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28 mars 2014 5 28 /03 /mars /2014 13:50
European Defence Matters: Free Debate on Role of EDA

 

Brussels - 28 March, 2014 European Defence Agency

 

Can the EDA make a difference and if so, how to convince European leaders to use it to the full? - was the subject of the third round-table discussion. Graham Muir, Head of Strategy and Policy at the EDA, reflected on some of the successes in the Agency’s ten year history, such as AAR, helicopter crew training and maritime surveillance, reminding the audience also of the achievements made in support for industry – particularly SMEs – and security of supply.  “But there is scope to do so much more,” he said, introducing the first panel of the afternoon.

 

General Vincenzo Camporini, former Chief of Defence in Italy and now Vice President of the Istituto Affari Internazionali, addressed the question as to how better to use EDA from the perspective of a marketplace that is crowded with initiatives and said that the EDA has the luxury, perhaps, of choosing the role it can play. He underlined the need to involve EDA from the outset of preparing future projects.

 

Professor Sven Biscop from the Belgian Royal Institute for International Relations drew the analogy of European defence as an apartment building, in which the Member States could each afford their own apartment, but the question then became – who should be the architect? Proposing EDA’s role be considered as the architect in this case, he went on to say that “after completion and when we all move in – then the EDA becomes the building manager.”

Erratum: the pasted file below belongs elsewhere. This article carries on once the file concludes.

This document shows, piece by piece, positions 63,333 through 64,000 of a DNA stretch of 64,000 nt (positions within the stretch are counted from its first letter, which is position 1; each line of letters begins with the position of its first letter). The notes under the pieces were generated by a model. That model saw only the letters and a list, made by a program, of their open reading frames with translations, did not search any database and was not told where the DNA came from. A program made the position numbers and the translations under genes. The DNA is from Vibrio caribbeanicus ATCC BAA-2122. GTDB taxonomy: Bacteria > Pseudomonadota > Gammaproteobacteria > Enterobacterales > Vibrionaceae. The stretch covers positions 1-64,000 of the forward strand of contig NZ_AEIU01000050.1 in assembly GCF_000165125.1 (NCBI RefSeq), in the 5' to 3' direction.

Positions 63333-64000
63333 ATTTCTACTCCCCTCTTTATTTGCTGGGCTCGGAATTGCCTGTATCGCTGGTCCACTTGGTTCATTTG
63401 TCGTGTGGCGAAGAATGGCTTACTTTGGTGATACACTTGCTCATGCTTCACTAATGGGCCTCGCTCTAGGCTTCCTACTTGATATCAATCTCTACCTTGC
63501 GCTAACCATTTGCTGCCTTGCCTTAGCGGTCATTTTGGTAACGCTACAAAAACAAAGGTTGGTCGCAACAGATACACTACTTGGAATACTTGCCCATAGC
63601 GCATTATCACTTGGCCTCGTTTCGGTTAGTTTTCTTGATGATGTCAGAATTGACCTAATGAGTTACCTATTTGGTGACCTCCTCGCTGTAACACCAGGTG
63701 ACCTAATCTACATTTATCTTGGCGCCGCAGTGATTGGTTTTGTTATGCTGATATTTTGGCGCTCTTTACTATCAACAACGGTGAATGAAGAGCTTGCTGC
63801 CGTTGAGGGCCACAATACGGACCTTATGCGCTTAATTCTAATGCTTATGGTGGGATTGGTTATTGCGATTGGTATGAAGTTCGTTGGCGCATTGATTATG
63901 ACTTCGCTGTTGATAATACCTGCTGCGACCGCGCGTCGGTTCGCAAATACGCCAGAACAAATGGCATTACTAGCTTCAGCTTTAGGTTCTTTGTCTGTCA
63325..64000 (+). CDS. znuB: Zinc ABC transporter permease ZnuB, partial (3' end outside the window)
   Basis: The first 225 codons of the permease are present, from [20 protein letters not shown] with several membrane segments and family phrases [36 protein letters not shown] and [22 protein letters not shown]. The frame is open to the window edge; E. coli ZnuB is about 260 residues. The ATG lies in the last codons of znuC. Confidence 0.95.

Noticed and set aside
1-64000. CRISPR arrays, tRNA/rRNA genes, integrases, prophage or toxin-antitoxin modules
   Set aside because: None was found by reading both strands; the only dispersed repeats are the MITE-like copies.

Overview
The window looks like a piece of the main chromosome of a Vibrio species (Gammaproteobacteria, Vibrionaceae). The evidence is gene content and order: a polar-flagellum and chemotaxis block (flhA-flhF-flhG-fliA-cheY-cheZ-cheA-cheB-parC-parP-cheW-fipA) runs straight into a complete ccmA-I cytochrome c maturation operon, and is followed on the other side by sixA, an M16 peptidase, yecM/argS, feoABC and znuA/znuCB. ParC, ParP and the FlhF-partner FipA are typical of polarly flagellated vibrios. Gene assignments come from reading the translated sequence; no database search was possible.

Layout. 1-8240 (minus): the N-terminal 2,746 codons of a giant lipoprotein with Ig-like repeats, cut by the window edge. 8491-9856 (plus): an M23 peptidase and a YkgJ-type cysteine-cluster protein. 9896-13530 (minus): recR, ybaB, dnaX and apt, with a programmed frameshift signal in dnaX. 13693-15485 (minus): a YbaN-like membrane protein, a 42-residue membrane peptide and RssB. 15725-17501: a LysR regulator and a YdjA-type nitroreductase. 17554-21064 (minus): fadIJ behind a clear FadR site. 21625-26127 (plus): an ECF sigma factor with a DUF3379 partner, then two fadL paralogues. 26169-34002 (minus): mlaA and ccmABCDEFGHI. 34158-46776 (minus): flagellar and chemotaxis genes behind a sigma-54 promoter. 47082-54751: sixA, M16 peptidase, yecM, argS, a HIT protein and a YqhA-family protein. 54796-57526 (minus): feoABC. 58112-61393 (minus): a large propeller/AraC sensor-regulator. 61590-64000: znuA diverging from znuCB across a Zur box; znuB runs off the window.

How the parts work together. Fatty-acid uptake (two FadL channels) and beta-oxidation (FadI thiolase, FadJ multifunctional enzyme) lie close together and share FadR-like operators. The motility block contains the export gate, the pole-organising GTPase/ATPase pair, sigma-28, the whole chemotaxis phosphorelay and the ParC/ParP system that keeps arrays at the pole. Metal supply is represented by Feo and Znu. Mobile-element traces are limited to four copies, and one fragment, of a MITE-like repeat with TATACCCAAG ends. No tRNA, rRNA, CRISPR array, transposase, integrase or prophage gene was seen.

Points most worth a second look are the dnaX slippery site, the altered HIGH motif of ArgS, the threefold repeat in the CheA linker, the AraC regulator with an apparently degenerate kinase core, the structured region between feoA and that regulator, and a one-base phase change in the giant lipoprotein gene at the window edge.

Professor Anand Menon from King’s College Department of War Studies in the UK felt that the answer to the question how to generate additional success “is to engage the Member States, not Europe. We have not yet arrived at a Single European Market moment in defence.” Before we get to that point, he felt, we would have to achieve three things. Member States first needed to see defence as an element of socio-economic policy rather than the preservation of wider interests. Secondly, national defence is not enough and that no nation can ‘go on its own.’ Finally there is a need to persuade everybody involved that the EU is the best available institution for [the management of] collective defence. With the EDA to play a central role.

 

Graham Muir concluded that EDA was not a procurement agency but had the flexibility to bring together Member States with similar requirements in an à la carte approach. He recalled that there was provision in the Treaties for the European Commission to participate in and financially contribute to EDA activities. 

 

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